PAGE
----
The Gunslinger (The Dark Tower 1)

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King’s introduction tells of how prevalent hobbits were when he was nineteen, hippies galore dressed like Lord of the Rings characters at Woodstock and whatnot. He was fond of the novels to the point of certainty he’d be writing his own version when it came to him and then shares how the age of nineteen brought with it a prideful manner of seeing life bending to one’s will, and how one is supposed to think big, so later in life it can be made true. He describes the two types of novelist after this, the “serious” and “popular”, both of which being selfish in nature. He relates of his realization after watching The Good, The Bad, and The Ugly, he wanted to marry Tolkien’s quest and magic with this Western sensibility. He couldn’t answer why he wanted to write an epic tome, but believed he mostly succeeded in doing so. Then he alludes to his car accident and how after a fan spoke of if he hadn’t survived, the Tower would forever have remained a mystery, he knowing he had to complete it, and glad he now has.

The Foreword explains why he’d changed The Gunslinger and what he’d added, he comparing this to when he’d expanded The Stand, he then going back to sharing how his accident had spurred him to finish the Tower series, regardless of how many readers had been interested in it (around the halfway mark when it came to those who attended readings). He describes how the start of the series hadn’t matched up with the end, he then sharing his writing process being to get it all out and let it simmer for six months or longer before the first revision, he stating how he’d cleaned up some unnecessary verbosity and attempted to have the story more clearly understood to first time readers.

19, Resumption (which is explained later, I suppose) titles the first two pages before chapter one. The gunslinger is following the running man in black, Walter o’Dim and was currently gauging his fairly full water bag which if he’d been a holy man, may have been able to more closely estimate when drinking was necessary, but didn’t follow Jesus or was a Manni, after which his guns are depicted, and where he’d gotten them. He no longer had his horn or hat, but wished he did, he then noticing a burnt out campfire, which he salvaged the leftover bacon and shared how he had so far only been discovering Walter’s campsites, knowing he’d track the man as long as it took to finally catch up to him, but also sensing he’d gotten a bit closer, regardless of only ever detecting dead camps with no signs of waste. He watches the slowly dimming horizon for a sign of a camp, none being viewed, so sets his own fire atop the old camp and rests for the night.

The gunslinger now had a mule after having passed through a town a few weeks previously, he seeing crazy men and lepers, and acquiring a compass he could make use of until Jesus showed himself; a crazy man’s terms of agreement. The gunslinger is surprised when coming across another hut with a young man attending his corn, the two greeting each other formally, and the young man offering corn to eat, the gunslinger noting the young man sounded like Manni, which he agreed he’d been with, but left, the young man introducing himself as Brown, the gunslinger sharing his own (we not privy, but I’ll be using from here on out).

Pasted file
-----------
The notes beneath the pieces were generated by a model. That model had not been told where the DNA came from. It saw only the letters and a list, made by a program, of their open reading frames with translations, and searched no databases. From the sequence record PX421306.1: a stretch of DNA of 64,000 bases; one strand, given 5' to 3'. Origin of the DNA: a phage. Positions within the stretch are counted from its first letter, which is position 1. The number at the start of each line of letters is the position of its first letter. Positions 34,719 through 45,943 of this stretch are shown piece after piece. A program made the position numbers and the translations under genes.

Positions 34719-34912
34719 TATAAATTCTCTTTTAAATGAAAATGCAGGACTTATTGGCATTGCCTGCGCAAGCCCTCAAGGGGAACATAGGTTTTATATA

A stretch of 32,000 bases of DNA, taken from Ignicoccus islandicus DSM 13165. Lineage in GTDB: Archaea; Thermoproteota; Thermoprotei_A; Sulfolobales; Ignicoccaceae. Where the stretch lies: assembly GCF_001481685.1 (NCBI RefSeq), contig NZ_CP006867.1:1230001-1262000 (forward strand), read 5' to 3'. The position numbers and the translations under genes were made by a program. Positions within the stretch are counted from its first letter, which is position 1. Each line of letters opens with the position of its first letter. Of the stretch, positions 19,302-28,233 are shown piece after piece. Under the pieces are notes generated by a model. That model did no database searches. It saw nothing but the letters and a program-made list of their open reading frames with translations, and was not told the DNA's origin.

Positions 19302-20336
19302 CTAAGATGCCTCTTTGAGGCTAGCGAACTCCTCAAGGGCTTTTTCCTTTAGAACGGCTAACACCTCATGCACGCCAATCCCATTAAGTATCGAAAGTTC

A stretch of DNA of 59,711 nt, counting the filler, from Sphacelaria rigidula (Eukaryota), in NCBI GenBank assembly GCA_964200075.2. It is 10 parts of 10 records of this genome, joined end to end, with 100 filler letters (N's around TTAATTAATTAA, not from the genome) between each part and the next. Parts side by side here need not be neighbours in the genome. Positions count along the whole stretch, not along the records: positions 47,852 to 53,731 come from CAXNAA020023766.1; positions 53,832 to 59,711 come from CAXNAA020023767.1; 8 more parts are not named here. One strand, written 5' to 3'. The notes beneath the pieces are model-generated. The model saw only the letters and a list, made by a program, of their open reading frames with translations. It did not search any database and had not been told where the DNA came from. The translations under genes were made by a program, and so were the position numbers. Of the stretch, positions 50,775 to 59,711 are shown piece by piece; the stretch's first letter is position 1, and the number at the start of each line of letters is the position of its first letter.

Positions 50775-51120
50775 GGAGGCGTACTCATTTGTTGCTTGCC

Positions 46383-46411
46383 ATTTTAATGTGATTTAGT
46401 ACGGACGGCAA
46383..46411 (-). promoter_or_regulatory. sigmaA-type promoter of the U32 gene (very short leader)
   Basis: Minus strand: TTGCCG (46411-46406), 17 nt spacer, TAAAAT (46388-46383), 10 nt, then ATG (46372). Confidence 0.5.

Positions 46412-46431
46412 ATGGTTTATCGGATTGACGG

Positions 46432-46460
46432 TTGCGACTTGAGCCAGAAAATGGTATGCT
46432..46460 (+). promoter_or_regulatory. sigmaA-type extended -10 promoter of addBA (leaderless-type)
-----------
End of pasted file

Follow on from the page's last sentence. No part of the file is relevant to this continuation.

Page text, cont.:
Brown then shares his raven’s name as Zoltan, noticing Roland as a gunslinger, believing his type were no more, Roland confirming he’d come from In-World some time ago, and then vaguely asking of Walter’s passing by, Brown unable to determine with certainty how long ago it’d been, time being wonky out there. Brown then offers what Walter had spoken of, he having inquired after the weather, his wife, and her origins. Brown asks if he was a wizard, which Roland confirms of and he being more, as well. Brown declares Roland wouldn’t overtake him, but he states otherwise, Brown then going inside to prepare their meal whilst Roland filled his water-skins in the well at the back. When he joins Brown inside and rests whilst the man boils the beans, he thinks of how many hours he’d been traveling without rest, also thinking of how impossible Mid-World’s greenery seemed, Roland not bothered by Walter’s distance since he’d gotten an estimate in the most recent town he’d gone, though he not looking forward to the forthcoming desert.

When Brown wakes him, an hour’s gone by and his mule has died, upside being the food was done. Upon inquiry, Brown estimates the mule had perished due to age, and after setting out the food, prays, Roland learning Brown thought they were already in the hereafter. As the weather became rougher with the dark, Roland hungrily ate the tough corn and beans, he wondering why Brown didn’t eat Zoltan, talking animals being more difficult to decide to consume, apparently. When they’d finished their meal, Roland offers a smoke, he having a moment of paranoia when thinking of Walter having conjured these moments, Roland asking if Brown had been to Tull, he stating the last time he’d been to the town was to sell corn, Roland sharing how Walter had set up a trap for him when he’d passed through, the town now killed by Roland, in his own words. Roland then takes a moment to piss on Brown’s corn, as requested, he deciding whether Brown was Walter, and when he returns back inside, is called out by these thoughts from Brown, Roland debating if he needed to take him out, his morals holding his hand, Brown then offering to listen, if Roland still needed to unload his troubles. Brown makes it easier by plainly asking about Tull, and Roland lets it out.